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Tylor Megill struggles, doesn’t make it out of second inning in loss to Nationals

WASHINGTON — Tylor Megill’s seventh start of the year was foul enough to be flushed down the toilet.

Megill, who entered this outing having given up just nine runs across his previous six starts, put his team in an early hole that spelled disaster in the Amazin’s 8-3 loss to the Nationals at Nationals Park on Wednesday.

“I just didn’t have it today,” Megill said. “In an outing like this, as bad as it went, you can’t really dwell over it. Flush it, obviously it was a bad outing, but I’m capable of way more. I’m not going to let this one define me and get ready for the next one.”

The Mets’ Opening Day starter didn’t have his command and made a mess of things as early as his first batter of the night. Juan Soto, one of the best hitters in the game and not one to miss a mistake, clobbered Megill’s 97 mile per hour fastball that had no zip and flattened right in the middle of the zone. Soto’s two-run homer was just the beginning.

Megill allowed 11 of his first 14 batters to reach base, including a three-run homer to Nelson Cruz, and also plunked Josh Bell. Manager Buck Showalter saw enough as soon as the second inning. Megill turned in his shortest outing, 1.1 innings, and by far his worst start of the season.

“I fell behind a lot of hitters early and just left a lot of stuff over the middle of the plate in hitters’ counts,” Megill said. “They did what they did with it.”

In some ways, Megill was due for a start like Wednesday. He had been confident and unflappable since his Opening Day start, when he took the mound in place of Jacob deGrom and dominated on that very same Nationals Park mound. Megill rolled through his next five starts, against tougher opponents like the Phillies, Giants and Braves, and continued to find success.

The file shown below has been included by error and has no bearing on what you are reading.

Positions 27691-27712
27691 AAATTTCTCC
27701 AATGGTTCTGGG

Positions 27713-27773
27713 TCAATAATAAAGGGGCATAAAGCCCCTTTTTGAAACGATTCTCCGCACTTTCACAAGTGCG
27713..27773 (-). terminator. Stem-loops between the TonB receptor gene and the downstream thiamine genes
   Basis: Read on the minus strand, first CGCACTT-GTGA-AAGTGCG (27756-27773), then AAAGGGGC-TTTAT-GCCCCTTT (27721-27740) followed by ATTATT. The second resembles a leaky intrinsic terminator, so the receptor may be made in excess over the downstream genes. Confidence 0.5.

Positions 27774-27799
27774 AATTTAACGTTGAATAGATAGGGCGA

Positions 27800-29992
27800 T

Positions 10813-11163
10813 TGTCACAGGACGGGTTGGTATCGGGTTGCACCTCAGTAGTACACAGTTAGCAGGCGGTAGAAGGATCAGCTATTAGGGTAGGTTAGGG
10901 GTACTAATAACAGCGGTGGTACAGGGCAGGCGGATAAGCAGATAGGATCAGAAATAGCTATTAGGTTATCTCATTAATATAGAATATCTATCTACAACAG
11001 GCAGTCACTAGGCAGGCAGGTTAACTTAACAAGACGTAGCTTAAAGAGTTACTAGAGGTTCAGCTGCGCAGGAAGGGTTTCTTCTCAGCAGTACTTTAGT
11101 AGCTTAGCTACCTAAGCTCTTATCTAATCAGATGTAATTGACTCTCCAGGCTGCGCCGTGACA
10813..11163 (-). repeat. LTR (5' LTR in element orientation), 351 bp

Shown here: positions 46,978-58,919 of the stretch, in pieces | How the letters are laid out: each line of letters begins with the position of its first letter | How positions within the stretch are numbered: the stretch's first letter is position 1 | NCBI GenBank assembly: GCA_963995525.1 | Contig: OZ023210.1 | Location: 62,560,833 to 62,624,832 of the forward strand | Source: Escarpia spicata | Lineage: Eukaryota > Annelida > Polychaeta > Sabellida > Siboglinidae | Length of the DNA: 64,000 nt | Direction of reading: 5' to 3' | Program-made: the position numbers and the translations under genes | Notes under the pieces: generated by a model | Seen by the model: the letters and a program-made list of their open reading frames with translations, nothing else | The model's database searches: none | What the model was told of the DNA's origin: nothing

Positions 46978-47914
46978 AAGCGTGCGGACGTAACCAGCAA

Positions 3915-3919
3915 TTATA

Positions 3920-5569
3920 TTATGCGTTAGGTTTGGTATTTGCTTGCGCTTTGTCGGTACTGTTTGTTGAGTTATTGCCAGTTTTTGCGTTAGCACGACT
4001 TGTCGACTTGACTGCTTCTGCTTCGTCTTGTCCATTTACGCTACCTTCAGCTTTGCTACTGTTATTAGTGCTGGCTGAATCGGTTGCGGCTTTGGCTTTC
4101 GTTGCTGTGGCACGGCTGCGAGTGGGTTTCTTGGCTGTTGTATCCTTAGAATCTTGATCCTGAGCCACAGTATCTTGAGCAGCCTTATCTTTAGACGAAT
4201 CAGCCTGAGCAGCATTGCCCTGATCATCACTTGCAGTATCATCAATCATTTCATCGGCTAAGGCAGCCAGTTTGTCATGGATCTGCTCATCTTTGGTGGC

Megill entered Wednesday carrying a 2.43 ERA. After being charged with eight earned runs on eight hits with one walk and one strikeout across 54 pitches, he left the ballpark with a ballooned 4.41 ERA. Buck Showalter said the Nationals were on Megill’s approach, his repertoire and his sequence.

“That’s always the conspiracy theory,” the Mets manager said when asked if Megill was tipping his pitches. “Most of the time, you go back through it and they’re not very good pitches.”

Just about the only silver lining the Mets can recognize from Wednesday’s loss is something Showalter pointed out earlier in the road trip: it’s easier to save the bullpen in a loss than it is in a win.

After Megill left his outing in the second inning, Showalter used just two pitchers to cover the remainder of the distance. Trevor Williams ate 3.2 innings, giving up just two hits and walking one in that span, across 51 pitches — three fewer pitches than Megill. Williams handed the ball to Stephen Nogosek to start the sixth inning. Nogosek, in his season debut, copied Williams and kept the Nationals from scoring across three hit-less innings.

“We didn’t have many opportunities,” Showalter said of the offense, a group that didn’t put anyone on base in the third, fourth and fifth innings.

In hindsight, the bullpen’s strong performance setup the perfect opportunity for the Mets offense to chip away at the Nationals. But Mets hitters, after attacking Nationals right-hander Aaron Sanchez for three runs in the first inning, went cold against him for the next handful of innings. Sanchez retired 11 in a row until a Pete Alonso comebacker caused him to exit his start with an apparent injury to his wrist.

There was a block in the middle of the Mets lineup on Wednesday, as Showalter and other team officials decided to put the struggling Dominic Smith and the 1-for-21 Eduardo Escobar back-to-back in the order. Somewhat predictably, the structure did not lead to positive results for the majority of the game. It wasn’t until the ninth inning that Escobar and Jeff McNeil collected back-to-back hits, but this game wasn’t being played at Philly, where the Mets rallied for a thrilling seven-run ninth-inning rally. On Wednesday in the nation’s capital, the rally rat was nowhere to be found.

“That well, it’s hard to go to every time,” Showalter said on whether the Mets had another late-inning comeback in them. “It’s difficult to do.”

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Source: Berkshire mont

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